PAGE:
Rechargeable vs. Disposable Hearing Aid Batteries: What Are the 3 Key Advantages and Disadvantages of Each?

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As a green revolution sweeps across the globe, no industry is immune to its effects. Rechargeable hearing aid batteries are quickly becoming the go-to option for those in need of hearing assistance. But what are the benefits of rechargeable hearing aid batteries? Are they really better than their disposable predecessors?

Rechargeable Hearing Aids—The Advantages

Rechargeable hearing aids have been around for almost two decades. However, they have only emerged as a serious option in recent years as new advances in rechargeable technology have allowed for longer battery lives and added convenience.

  • Automatic Adjustments—Many rechargeable hearing aids feature additional features beyond a rechargeable battery. It is possible to get rechargeable hearing aids that automatically adjust to provide an enhanced listening experience, including better signal processing.
  • Long Battery Life—Rechargeable lithium batteries now have a battery life of around 30 hours, a vast increase from years gone by.
  • No Intricate Battery Replacement—For patients who struggle with dexterity and have vision problems, changing the battery on a hearing aid can be a challenge.

The Disadvantages

  • No Charging on The Go—Rechargeable hearing aids must be charged at a power source. This means, if you run out of juice outside the home, you will need to go without hearing assistance or find somewhere to wait and charge them. With disposable batteries, on the other hand, you could simply replace the batteries and enjoy your hearing assistance.
  • Cost—Most rechargeable hearing aids cost more than their disposable battery counterparts. Included in the price is the cost of the rechargeable battery and the charging unit. This inevitably drives the price up.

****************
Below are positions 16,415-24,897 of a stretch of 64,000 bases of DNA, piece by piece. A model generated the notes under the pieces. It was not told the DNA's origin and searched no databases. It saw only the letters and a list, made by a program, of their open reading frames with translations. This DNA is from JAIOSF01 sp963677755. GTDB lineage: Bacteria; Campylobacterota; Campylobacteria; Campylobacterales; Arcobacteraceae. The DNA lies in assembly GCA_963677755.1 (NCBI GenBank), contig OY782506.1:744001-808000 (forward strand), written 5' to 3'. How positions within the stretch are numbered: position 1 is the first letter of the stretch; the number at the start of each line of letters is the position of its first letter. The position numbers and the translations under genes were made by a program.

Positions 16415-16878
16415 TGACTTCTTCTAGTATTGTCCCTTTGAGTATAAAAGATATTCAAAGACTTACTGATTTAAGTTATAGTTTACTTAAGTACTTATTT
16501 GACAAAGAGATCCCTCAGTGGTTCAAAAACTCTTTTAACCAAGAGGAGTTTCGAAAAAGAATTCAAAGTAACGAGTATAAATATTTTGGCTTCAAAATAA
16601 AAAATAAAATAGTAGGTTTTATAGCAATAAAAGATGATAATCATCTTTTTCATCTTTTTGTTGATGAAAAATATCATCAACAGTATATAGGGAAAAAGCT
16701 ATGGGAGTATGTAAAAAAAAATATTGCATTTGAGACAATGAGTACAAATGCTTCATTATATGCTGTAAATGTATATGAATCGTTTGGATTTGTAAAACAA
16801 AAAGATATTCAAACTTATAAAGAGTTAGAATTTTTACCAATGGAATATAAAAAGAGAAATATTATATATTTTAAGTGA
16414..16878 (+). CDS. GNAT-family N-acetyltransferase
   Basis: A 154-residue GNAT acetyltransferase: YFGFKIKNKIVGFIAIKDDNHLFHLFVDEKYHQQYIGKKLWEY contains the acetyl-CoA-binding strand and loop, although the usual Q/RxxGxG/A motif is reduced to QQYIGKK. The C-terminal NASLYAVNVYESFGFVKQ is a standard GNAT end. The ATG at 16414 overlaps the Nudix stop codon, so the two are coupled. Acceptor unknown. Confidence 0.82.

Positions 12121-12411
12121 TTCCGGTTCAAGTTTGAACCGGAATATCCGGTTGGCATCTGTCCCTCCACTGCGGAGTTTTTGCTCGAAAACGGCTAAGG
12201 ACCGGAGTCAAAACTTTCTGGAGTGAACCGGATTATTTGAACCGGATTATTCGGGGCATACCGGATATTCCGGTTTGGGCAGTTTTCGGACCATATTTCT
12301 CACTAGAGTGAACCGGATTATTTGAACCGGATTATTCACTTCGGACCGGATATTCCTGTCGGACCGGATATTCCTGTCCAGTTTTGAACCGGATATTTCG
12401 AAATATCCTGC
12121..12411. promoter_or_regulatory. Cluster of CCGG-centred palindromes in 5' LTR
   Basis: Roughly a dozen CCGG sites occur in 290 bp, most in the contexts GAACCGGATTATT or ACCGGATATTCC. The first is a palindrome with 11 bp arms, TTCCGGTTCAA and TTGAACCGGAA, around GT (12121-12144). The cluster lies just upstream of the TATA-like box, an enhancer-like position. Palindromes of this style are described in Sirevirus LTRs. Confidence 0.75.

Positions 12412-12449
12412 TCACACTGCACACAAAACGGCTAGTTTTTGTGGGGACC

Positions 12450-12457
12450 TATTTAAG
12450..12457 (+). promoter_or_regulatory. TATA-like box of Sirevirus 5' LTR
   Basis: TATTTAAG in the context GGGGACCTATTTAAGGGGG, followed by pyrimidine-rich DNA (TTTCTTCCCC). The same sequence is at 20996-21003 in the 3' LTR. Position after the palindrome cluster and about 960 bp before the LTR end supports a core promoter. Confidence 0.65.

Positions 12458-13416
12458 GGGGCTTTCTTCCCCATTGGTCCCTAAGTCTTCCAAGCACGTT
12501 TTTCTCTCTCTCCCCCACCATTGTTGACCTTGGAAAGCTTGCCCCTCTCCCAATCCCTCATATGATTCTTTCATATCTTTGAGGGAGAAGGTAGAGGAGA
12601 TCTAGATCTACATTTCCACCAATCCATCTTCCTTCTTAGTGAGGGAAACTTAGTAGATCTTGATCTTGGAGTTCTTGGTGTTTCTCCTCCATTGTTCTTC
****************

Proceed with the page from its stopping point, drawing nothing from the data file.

• Size—Because lithium batteries are larger than zinc ones, hearing aids that feature rechargeable batteries tend to be slightly wider than their disposable counterparts.

Disposable Batteries—The Advantages

  • Cheaper to Buy—Hearing aids that run on disposable batteries are provided for a lower up-front cost than rechargeable hearing aids. However, you will have to buy batteries separately.
  • Compact—Disposable batteries are smaller than lithium batteries. Therefore, hearing aids that take disposable batteries are often slenderer and less bulky.
  • Independence—Because you are not dependent on a charging unit, hearing aids with disposable batteries offer more independence. If the power runs out, you can replace the battery on-the-go and continue your day without interruption.

The Disadvantages

  • Not Suitable for Children—Disposable batteries are highly dangerous if swallowed by a child or pet. Therefore, those with hearing aids that function on disposable batteries must be aware of where their batteries are at all times and keep them out of reach of young children.
  • Requires Repeated Battery Changes—If you have an aversion to changing batteries, or struggle with your eyesight or dexterity, hearing aids that run on disposable batteries may not be for you. The persistent battery changes will soon become a source of frustration.
  • Less Features—Hearing aids with disposable batteries often do not come with the latest hearing aid technology, leaving users without many of the modern audio adjustment features.

The decision ultimately comes down to personal preference. However, if you would like to know more about the differences between rechargeable hearing aid batteries and disposable ones, talk to your hearing care professional.

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